I also know numerous warhammers with short beak. I think the beak of the first copy zurich is original so short and not broken and reshaped.

further, there is only 2 cm needed to cause fatal injury. see skull from grave battle by Visby;skull damage caused by crossbow points and hammer blows



best,


Sorry, but you are completely on the wrong path.

Maces are used to crush armour or bones, but are not made to penetrate armour.
War-hammers are made to penetrate armour!

A skull with sticking arrow-heads only says that the head of this warrior was not protected when he was hit by the arrows. If this warrior would have worn an iron-hat, nothing would have happened. Also a blow with a war-hammer with a beak of 2 cm length would have caused not the lightest scratches on the skull!

The short stump beak of the Zurich example is definitely shortened and reshaped. See the article of Eduard Gessler, former Curator of the Swiss National Museum in ZHWK 1926-1928 page 287.
Equally you ignore all the other depictions of real examples or in art, which all show an acutely pointed longer blade.
If an armourer makes a war-hammer, he can decide to use a short beak of 2cm length or a longer blade of 9cm length. The only reason I can imagine to use a 2 cm beak is , that he knows that the hammer will never be used for fighting.
For the pole-axes with similar heads mentioned in the Christies catalogue, the question was ' A Royal Axe ?' This is a further indication that these were splendor-axes as well as the high quality of the hammer- head.
Many splendor-swords of high quality from the 15th century are known, all were made as gifts and/or for splendor-use, surely not for fighting.

And Fernando, if you carry a splendor-hammer with you, you will surely not hold in in your hands all the day. Sometimes you must put it in your belt!

I have not seen the Dolchstreitkolben at the Klingbeil sale, but from the pictures it looked not good to me. The very low price is also an indication that there were not many bidders who believed that it is genuine.

Attached is a photo of an usual war-hammer of the second half of the 15th century. The short but acutely pointed beak has a length of c. 8cm.

Best

cornelistromp 9th May 2012 05:10 PM

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it is good occasionally to disagree, but I think you ascribe too much real stuff to ceremonial dress parties and gifts. eg the fine chain mail shirt.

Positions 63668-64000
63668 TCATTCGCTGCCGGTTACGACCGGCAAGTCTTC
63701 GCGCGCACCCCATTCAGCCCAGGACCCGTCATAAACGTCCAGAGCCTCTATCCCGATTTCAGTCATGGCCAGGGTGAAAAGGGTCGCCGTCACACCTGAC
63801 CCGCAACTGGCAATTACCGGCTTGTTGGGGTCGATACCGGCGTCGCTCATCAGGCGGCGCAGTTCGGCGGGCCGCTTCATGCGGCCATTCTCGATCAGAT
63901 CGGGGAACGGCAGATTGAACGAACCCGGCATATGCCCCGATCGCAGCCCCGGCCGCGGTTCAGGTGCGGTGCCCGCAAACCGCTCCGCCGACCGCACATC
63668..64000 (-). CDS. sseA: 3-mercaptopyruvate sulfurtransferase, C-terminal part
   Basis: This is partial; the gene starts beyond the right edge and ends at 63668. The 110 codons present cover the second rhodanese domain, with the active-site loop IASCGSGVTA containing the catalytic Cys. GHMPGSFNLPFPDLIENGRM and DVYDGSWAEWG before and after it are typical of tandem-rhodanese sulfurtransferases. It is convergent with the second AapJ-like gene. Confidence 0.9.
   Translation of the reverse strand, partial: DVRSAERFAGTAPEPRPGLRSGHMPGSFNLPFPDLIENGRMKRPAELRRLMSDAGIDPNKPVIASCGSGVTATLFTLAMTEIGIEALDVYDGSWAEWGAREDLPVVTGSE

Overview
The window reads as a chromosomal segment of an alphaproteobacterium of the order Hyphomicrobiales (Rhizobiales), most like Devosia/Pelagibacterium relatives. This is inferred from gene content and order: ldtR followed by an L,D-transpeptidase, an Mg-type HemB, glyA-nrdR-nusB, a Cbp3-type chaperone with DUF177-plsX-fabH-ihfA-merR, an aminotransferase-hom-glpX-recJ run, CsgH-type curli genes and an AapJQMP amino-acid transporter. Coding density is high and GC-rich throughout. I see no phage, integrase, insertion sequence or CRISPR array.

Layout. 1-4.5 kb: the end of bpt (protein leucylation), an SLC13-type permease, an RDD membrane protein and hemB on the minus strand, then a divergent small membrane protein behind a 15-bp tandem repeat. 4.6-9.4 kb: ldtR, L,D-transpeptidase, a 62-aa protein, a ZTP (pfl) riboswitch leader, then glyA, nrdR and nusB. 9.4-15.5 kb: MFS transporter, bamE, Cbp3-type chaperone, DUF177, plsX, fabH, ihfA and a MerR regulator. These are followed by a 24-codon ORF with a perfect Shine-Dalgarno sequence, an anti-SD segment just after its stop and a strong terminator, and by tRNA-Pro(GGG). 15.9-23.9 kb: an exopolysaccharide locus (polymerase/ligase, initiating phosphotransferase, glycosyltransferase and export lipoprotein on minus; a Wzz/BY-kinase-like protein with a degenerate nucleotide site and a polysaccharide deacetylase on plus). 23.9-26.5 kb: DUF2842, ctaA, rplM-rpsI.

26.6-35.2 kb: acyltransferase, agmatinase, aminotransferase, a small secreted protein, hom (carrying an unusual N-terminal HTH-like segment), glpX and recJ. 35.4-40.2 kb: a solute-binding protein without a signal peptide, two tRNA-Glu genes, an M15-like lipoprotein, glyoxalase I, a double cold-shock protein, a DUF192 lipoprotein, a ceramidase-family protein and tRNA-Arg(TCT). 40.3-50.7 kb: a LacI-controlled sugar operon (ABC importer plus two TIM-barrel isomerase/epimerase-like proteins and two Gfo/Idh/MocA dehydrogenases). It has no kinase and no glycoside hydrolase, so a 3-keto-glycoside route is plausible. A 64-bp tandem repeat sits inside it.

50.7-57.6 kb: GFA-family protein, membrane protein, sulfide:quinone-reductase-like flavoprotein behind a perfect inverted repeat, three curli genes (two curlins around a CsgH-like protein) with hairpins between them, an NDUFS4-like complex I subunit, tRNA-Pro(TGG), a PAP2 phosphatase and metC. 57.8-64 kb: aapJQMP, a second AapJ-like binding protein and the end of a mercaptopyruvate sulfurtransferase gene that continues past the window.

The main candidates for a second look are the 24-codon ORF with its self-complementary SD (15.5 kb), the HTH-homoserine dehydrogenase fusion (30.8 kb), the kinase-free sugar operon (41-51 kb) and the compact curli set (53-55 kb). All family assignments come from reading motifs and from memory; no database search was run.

attached a number of examples with a small beak similar to the Higgins hammer.

fernando 9th May 2012 05:30 PM

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Quote:
Originally Posted by Swordfish
... And Fernando, if you carry a splendor-hammer with you, you will surely not hold in in your hands all the day. Sometimes you must put it in your belt! ...

One thing i know for sure is that my extremely limited knowledge would not stand opposing your points of view ... neither could i afford to go into an academic discussion but, if you allow me:
If i have the correct conception of of splendor-item, the belt hook seems somehow inappropriate. If the Lord is tired to hold it, will pass it to his page ... a bit like with great swords and other symbolic devices. Its eventual retirement to the belt would take its splendor, defying protocol. In my perspective the belt hook means permanent endurance, going to the field for action.
I dare to say that the war-hammer you now post is something rather distinct. I would hardly compare it to the item under discussion, for what matters. I take this opportunity to post the only "crow-beak" existing in Portugal, of the type often seen in engravings being held by the Aljubarrota hero Dom Nuno Alvares Pereira (end XIV century). This is a weapon intended to be used by infantry against cavalry, in a period when pawns (footmen) started to chalenge kinghts charisma.
(Collection Rainer Daehnhardt).

.

Matchlock 9th May 2012 05:42 PM

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I just wish to state that this horseman's hammer, on the grounds of the style of its etching, cannot be dated any earlier than the 1530'-40's.

m

cornelistromp 9th May 2012 05:54 PM

Quote:
Originally Posted by Matchlock
I just wish to state that this horseman's hammer, on the grounds of the style or its etching, cannot be dated any earlier than the 1530'-40's.

m


yes Michael 100% true and probably Augsburg.

Matchlock 9th May 2012 06:14 PM

Or Nuremberg, Jasper,

I can't tell apart their styles of etching, only hardly their respective gun mechanisms ...

Best,
Michael

Swordfish 9th May 2012 07:06 PM

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Quote:
Originally Posted by cornelistromp
it is good occasionally to disagree, but I think you ascribe too much real stuff to ceremonial dress parties and gifts. eg the fine chain mail shirt.
attached a number of examples with a small beak similar to the Higgins hammer.


There is no problem that you disagree, but none of my arguments has been disproved. I know the most examples from Armi Bianche Italiane, but the beak of these is not as short as it looks at first sight, because they are stouter in section and not very acutely pointed. The pole-axe( from Fernando) has surely a beak of more than 7 cm. The hammer with the etched haft has a beak of c.7 cm, the hammer with the dragon (#33-34 in Armi) c.6.5 cm and the hammer with the wooden haft (#266in Armi) c.7cm. These lengths are sufficient to penetrate armour and a skull, but not the 2 cm of the hammer in discussion.